NLP A To Z
Session - A session most frequently refers to a time
during which a professional practitioner works with a client, but can also
refer to a non-professional situation. Many practitioners book two-hour
sessions. Some work with one-hour sessions. Dr.
Milton Erickson, a hypnotherapist reported one session that lasted
Shift - A shift is a new way of
understanding things, new beliefs, or consistent new behaviors evidenced.
Generally, shift indicates a desired change. Often, the shift will occur
hours or days after a session. Quite often, the
actual time of the shift is subtle, and may not be noticed by the subject.
Only upon reflection does the subject realize that a positive change has
Six Step Reframing - A technique to help a subject change an unwanted feeling, behavior or response. See the page: Six Step Reframing
Speed Seduction - Since NLP can be used to build rapport and offer hypnotic suggestion, it has been repackaged by some trainers as 'speed seduction,' a package of techniques to attract a mate. Whereas it may be possible to use speed seduction fairly and properly, there is quite a bit of concern about misuse.
State - This is used in NLP to
indicate a person's emotional/kinesthetic
experience in a specific point in time.
Step Into - A programmer will often ask a subject to step into a state. This means that the subject is induced to experience as wholly as possible the state, ideally feeling, seeing, hearing, maybe even smelling and tasting the imagined experience. To become associated.
Story - 'Story' is often used in NLP to refer to a conscious statement that may sound significant but is often just an external manifestation of a much more complex situation that is not (yet) stated or discovered. For instance, early in an outcome frame, a subject may launch into an explanation of why she is disappointed with her sister. That's just story, and eventually may have little to do with the actual situation at hand, which may, for instance, be more about helping the subject shift from effect to cause.
Subject - The person who is
the recipient of NLP practices. This term is often used in
non-professional (casual and learning) environments. The subject in a
professional setting is more typically called "client."
Imagine a frog if you will. They have a mind that is much like the lower levels of our human mind. They have the ability to react to external stimuli, to remember dangers so they can protect themselves in the future, and to carry out all their necessary bodily functions. They cannot talk, and they probably cannot think in the sense that we do. I'm fairly certain they cannot learn to do even the simplest arithmatic. That's because they don't have the outer layers of the brain that we have - the conscious mind.
But we have the unconscious mind that they have. It has protected us all our lives. It's what keeps us from walking over cliffs. It makes us retract our fingers from a hot fire. In fact, it is rather powerful, being the first line of defense in dangerous situations. The unconscious mind is capable of learning and storing memories to protect us from future dangers, starting from birth. It holds these memories for an entire lifetime. It holds very simple versions. It cannot not understand time, place, relationships or consequences in the ways of the conscious mind.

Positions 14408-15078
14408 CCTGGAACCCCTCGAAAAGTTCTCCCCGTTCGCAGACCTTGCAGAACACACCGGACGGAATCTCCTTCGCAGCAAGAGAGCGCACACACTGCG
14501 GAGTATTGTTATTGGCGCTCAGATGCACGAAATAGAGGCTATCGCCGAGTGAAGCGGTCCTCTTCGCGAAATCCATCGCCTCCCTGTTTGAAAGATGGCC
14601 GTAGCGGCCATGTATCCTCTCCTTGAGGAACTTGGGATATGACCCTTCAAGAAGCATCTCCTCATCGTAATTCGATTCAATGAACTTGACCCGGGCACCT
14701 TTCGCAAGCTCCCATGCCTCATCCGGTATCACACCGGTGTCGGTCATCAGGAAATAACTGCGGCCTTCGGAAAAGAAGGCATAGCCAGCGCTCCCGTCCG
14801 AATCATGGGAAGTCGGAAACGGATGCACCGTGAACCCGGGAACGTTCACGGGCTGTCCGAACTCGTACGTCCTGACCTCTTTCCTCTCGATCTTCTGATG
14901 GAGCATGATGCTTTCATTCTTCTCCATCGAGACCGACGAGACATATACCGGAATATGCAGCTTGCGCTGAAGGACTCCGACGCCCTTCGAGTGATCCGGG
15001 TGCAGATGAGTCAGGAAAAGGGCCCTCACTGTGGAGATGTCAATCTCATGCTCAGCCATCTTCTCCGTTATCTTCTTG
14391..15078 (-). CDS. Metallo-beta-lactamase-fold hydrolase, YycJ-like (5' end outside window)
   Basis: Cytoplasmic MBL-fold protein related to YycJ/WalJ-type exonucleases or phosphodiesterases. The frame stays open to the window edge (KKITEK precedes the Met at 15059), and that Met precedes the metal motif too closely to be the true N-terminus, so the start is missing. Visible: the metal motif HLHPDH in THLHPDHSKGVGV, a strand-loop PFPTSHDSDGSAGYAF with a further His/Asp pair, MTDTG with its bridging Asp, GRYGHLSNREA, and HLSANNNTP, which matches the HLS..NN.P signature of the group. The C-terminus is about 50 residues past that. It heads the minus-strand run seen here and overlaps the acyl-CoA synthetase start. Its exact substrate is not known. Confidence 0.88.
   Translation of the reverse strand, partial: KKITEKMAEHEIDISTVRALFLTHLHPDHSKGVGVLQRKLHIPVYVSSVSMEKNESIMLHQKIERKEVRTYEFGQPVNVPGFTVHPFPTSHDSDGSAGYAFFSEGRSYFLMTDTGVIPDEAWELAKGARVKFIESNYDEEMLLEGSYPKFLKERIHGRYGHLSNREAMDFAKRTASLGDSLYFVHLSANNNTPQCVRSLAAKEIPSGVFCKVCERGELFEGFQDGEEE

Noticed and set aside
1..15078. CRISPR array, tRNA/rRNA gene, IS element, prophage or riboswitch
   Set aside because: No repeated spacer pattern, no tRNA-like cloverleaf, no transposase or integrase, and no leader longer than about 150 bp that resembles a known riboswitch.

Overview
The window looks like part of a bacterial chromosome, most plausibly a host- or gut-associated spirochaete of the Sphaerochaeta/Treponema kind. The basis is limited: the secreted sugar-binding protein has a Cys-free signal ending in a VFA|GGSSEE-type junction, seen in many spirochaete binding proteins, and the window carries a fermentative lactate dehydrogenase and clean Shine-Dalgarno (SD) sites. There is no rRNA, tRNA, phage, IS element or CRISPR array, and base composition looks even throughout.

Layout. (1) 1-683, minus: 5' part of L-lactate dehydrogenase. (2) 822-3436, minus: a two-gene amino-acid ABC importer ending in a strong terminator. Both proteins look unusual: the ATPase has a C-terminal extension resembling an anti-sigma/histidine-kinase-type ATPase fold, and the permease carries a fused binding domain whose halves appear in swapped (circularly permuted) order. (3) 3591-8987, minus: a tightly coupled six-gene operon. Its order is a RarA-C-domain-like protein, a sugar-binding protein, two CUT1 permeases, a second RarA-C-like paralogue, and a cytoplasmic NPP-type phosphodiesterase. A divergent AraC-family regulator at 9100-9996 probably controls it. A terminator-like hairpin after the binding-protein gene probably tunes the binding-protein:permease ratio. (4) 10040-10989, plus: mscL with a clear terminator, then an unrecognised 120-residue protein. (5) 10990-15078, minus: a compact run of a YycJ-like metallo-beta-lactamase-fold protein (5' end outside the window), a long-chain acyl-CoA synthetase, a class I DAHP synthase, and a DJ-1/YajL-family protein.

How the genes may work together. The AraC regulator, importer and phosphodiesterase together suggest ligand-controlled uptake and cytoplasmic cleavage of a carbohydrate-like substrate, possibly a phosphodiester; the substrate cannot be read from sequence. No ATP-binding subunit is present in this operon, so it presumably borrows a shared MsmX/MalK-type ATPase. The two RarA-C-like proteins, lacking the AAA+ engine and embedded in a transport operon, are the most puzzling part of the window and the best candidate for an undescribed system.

For instance, if at age 2, a child sees its mother freak out in the presence of a snake, the child's subconscious mind may remember, "snake = danger."
Action from the subconscious mind has a way of bubbling up into our conscious mind, and has great influnce over the ways we act and react. The person with a strong subconscious snake=danger memory might have a phobia of snakes.
Since the subconscious mind is incapable of speech and higher thinking, we cannot usually consciously access its contents. We have to 'talk' with the unconscious mind in other ways, such as meditation, hypnotism, and of course many of the techniques of NLP. By doing so, we can discover some of the memories it holds, and can install optional responses. In the case of the adult who is irrationally afraid of snakes, we can reprogram the subconscious mind to find snakes acceptable, maybe even cute.
Because the deeper layers in our brains, the subconscious mind, have not changed much since we evolved from much less complex creatures, it is often called the 'critter' brain.
As used in NLP, 'subconscious' refers to the subconscious mind, accesing the subconscious mind, or it may refer to actions that originate in the subconscious mind. The term unconscious is often used interchangeably, but is more accurately used to describe activities beyond or below conscious awareness.
Submodalities - are the
non-content aspects of sensory and some other perceptions. For instance a
visual memory can be seen as in a frame or with no border, can seem close
or far, be in black and white or color, fuzzy or sharp, and so on. Sound
submodalities would be pitch, monaural or stereo, loud or quiet, staccato
or and so on. A submodality of time might be recent or long ago.
Submodalities of pain include such aspects as sharp
or dull, and large area or specific location. By adjusting the
submodalities of memories, current perceptions, or sometimes even
fantasies, remarkable changes in perception can sometimes occur. Adjusting
submodalities can often be done in just a few minutes, and is a good way
to get past bad feelings when a specific scenario is noticed or
More coming soon!